The Pensions Regulator announced on Tuesday that it will prosecute Samuel Smith, one of Britain’s best-known brewers, and its chairman for failing to turn over information during an investigation into its retirement funds.
Financial firms in the U.K. and the European Union must prepare for all possible outcomes of the Brexit negotiations, including the risk of a divergence in supervision that could affect the bloc’s decisions on granting U.K.-based firms regulatory “equivalence,” a senior EU official warned Tuesday.
The U.S. government agreed not to pursue an appeal of issues it lost in a Swiss insurer’s lawsuit over tax treaty benefits, while telling the D.C. Circuit on Monday that the insurer’s arguments for a $38.2 million tax refund were unpersuasive.
The European Union’s highest court has been asked for guidance on how EU rules affect Finnish efforts to tax premiums on a U.K.-written insurance policy covering acquisition-related risks, based on whether the deal target has operations in Finland, according to a Monday post in the EU’s official journal.
A trade group for Lloyd’s of London reassured underwriters on Monday that their policies covering physical damage do not generally extend to cyberattacks, which had been a growing source of concern for the industry.
The European Commission will table a new law in May to help it develop a European-wide classification system that defines what qualifies as sustainable investment in a drive to boost investment in the sector and fight climate change.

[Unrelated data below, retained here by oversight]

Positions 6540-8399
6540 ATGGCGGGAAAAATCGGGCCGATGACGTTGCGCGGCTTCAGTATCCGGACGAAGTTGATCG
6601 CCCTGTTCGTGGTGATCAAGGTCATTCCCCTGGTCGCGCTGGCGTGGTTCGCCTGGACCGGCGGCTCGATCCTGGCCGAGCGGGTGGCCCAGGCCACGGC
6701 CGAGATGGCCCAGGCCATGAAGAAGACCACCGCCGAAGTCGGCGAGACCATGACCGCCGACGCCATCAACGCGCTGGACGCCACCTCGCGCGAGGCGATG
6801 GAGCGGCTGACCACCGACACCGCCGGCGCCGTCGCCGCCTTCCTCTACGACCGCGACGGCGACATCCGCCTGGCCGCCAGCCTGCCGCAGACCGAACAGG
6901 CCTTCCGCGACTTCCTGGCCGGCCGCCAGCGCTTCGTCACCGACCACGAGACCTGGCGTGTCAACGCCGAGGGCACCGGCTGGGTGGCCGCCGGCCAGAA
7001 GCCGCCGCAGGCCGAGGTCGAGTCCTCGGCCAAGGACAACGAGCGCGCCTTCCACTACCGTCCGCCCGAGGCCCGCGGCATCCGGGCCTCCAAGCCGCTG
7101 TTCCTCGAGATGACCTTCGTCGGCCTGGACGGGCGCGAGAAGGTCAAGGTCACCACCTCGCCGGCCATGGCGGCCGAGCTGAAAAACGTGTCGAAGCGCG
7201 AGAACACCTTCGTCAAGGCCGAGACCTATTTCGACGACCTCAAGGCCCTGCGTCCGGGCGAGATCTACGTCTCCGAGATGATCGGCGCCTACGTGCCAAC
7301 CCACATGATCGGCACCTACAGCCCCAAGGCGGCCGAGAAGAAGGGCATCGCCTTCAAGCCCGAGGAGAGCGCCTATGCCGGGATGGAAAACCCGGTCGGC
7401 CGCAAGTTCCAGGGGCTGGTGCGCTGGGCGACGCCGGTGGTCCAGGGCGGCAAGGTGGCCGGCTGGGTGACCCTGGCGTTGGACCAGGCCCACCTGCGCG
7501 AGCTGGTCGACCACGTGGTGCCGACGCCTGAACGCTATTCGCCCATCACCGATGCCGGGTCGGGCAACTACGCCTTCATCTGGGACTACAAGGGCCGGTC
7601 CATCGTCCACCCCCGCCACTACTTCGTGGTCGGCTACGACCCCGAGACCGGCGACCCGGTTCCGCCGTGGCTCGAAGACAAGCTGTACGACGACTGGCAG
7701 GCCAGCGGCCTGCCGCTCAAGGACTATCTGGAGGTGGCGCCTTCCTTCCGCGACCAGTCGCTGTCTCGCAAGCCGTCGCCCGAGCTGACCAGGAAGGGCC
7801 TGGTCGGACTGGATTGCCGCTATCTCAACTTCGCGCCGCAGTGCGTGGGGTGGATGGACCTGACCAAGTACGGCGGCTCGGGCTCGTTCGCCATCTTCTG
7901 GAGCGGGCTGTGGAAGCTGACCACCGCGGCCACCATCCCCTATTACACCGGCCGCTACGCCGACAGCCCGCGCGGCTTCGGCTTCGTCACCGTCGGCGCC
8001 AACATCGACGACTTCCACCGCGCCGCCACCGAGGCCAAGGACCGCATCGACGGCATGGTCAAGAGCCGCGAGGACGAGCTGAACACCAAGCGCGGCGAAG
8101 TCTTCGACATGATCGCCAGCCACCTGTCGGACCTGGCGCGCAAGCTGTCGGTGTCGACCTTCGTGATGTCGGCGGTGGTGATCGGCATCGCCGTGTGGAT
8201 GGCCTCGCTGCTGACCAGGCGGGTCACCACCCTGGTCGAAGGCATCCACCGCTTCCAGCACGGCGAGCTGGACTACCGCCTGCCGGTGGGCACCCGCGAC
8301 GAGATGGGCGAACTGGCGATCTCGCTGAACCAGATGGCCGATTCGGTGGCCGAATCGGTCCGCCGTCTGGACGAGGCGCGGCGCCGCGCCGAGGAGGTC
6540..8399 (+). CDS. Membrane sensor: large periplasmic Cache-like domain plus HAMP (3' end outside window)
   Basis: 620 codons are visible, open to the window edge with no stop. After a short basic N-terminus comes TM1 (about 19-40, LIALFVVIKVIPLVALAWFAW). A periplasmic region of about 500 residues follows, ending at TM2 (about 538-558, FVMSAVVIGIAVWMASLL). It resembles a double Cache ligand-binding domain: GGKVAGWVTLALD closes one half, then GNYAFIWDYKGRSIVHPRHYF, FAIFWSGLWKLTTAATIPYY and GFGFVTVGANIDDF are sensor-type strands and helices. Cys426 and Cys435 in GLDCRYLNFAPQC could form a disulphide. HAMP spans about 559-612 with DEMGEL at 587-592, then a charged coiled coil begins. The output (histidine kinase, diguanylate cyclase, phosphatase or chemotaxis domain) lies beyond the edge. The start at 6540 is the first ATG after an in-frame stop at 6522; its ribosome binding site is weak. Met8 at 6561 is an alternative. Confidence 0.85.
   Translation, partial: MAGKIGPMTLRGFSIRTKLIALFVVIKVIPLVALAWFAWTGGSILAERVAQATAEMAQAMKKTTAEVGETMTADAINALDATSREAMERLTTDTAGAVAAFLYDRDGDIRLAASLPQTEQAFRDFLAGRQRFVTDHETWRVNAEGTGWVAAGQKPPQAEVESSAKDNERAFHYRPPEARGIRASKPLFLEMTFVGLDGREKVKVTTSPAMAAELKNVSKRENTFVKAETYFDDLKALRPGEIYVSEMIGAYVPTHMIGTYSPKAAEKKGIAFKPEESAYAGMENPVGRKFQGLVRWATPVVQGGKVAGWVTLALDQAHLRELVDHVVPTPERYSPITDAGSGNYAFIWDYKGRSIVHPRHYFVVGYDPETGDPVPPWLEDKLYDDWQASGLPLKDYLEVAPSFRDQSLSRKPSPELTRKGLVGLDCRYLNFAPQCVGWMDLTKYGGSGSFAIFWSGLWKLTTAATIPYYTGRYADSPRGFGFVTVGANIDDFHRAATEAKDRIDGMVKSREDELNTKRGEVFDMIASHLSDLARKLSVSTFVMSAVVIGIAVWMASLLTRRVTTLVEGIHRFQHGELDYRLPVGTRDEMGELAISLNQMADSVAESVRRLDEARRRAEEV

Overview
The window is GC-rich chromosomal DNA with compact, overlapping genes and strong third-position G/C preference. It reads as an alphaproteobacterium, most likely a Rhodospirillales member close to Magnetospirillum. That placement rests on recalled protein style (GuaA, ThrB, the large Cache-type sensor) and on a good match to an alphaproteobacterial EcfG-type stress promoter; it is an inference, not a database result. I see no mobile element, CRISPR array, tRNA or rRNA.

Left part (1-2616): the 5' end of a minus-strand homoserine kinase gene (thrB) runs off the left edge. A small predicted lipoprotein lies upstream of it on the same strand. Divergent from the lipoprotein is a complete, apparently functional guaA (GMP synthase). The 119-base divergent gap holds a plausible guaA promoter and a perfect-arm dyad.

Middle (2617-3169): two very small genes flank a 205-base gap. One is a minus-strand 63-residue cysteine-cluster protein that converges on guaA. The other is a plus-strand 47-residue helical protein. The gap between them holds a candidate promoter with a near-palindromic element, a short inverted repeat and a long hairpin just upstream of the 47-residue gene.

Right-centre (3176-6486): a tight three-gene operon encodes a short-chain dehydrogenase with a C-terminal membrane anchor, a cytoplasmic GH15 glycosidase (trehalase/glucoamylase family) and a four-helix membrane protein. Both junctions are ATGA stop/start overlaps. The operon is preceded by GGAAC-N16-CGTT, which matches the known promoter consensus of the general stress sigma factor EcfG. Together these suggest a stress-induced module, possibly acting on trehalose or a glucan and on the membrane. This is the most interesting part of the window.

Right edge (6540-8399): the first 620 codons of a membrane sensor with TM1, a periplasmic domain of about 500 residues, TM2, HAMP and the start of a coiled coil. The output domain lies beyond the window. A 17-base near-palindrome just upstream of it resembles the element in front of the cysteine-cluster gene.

The European Commission set out plans for new EU-wide rules on Monday to help guarantee the protection of insiders who blow the whistle on breaches of the bloc's laws that will require many companies to set up internal reporting systems.
The High Court in London has paved the way for Old Mutual PLC, an Anglo-South African financial services and insurance company, to separate itself into four units as it seeks to drive up its value for shareholders.
Britain’s financial services firms should start “thinking like criminals” to tackle cybercrime, according to a report Monday by KPMG and a U.K. finance industry group, which also urged firms to join forces with lawmakers and enforcement agencies.
The U.K.'s Financial Conduct Authority, 5 years old this month, has had significant success in securing record financial penalties against firms in relation to misconduct, but it remains to be seen whether it will be able to hold senior individuals to account, says David Rundle of WilmerHale.